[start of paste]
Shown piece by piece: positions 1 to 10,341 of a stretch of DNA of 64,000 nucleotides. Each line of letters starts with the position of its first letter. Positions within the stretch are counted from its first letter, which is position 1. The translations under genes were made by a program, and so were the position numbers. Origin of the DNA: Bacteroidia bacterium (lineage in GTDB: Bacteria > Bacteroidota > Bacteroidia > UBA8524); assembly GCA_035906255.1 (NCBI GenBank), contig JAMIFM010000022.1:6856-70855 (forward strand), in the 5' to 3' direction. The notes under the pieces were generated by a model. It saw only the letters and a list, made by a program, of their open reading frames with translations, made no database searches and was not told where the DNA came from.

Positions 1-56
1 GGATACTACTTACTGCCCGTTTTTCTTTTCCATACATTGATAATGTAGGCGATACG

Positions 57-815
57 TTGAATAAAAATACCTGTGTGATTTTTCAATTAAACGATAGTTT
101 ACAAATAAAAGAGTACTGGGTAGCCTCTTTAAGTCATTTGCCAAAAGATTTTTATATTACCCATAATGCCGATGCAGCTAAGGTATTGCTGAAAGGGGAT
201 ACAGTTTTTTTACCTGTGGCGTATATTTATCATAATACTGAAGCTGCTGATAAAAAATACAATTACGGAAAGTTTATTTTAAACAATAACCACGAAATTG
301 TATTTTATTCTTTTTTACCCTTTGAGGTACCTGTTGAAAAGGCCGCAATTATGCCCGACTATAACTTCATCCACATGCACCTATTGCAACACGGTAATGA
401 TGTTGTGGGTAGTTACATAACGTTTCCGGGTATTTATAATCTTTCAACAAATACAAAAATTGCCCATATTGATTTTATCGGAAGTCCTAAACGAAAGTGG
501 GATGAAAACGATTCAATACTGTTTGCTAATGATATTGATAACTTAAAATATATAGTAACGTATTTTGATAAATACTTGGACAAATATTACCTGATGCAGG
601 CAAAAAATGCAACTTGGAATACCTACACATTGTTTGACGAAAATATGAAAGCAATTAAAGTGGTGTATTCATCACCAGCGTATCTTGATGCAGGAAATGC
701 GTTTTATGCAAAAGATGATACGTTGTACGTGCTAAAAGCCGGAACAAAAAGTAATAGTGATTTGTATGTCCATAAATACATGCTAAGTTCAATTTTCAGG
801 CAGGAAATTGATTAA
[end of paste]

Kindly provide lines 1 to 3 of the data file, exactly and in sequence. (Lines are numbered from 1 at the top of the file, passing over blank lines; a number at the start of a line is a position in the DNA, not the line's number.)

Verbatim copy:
Shown piece by piece: positions 1 to 10,341 of a stretch of DNA of 64,000 nucleotides. Each line of letters starts with the position of its first letter. Positions within the stretch are counted from its first letter, which is position 1. The translations under genes were made by a program, and so were the position numbers. Origin of the DNA: Bacteroidia bacterium (lineage in GTDB: Bacteria > Bacteroidota > Bacteroidia > UBA8524); assembly GCA_035906255.1 (NCBI GenBank), contig JAMIFM010000022.1:6856-70855 (forward strand), in the 5' to 3' direction. The notes under the pieces were generated by a model. It saw only the letters and a list, made by a program, of their open reading frames with translations, made no database searches and was not told where the DNA came from.

Positions 1-56
1 GGATACTACTTACTGCCCGTTTTTCTTTTCCATACATTGATAATGTAGGCGATACG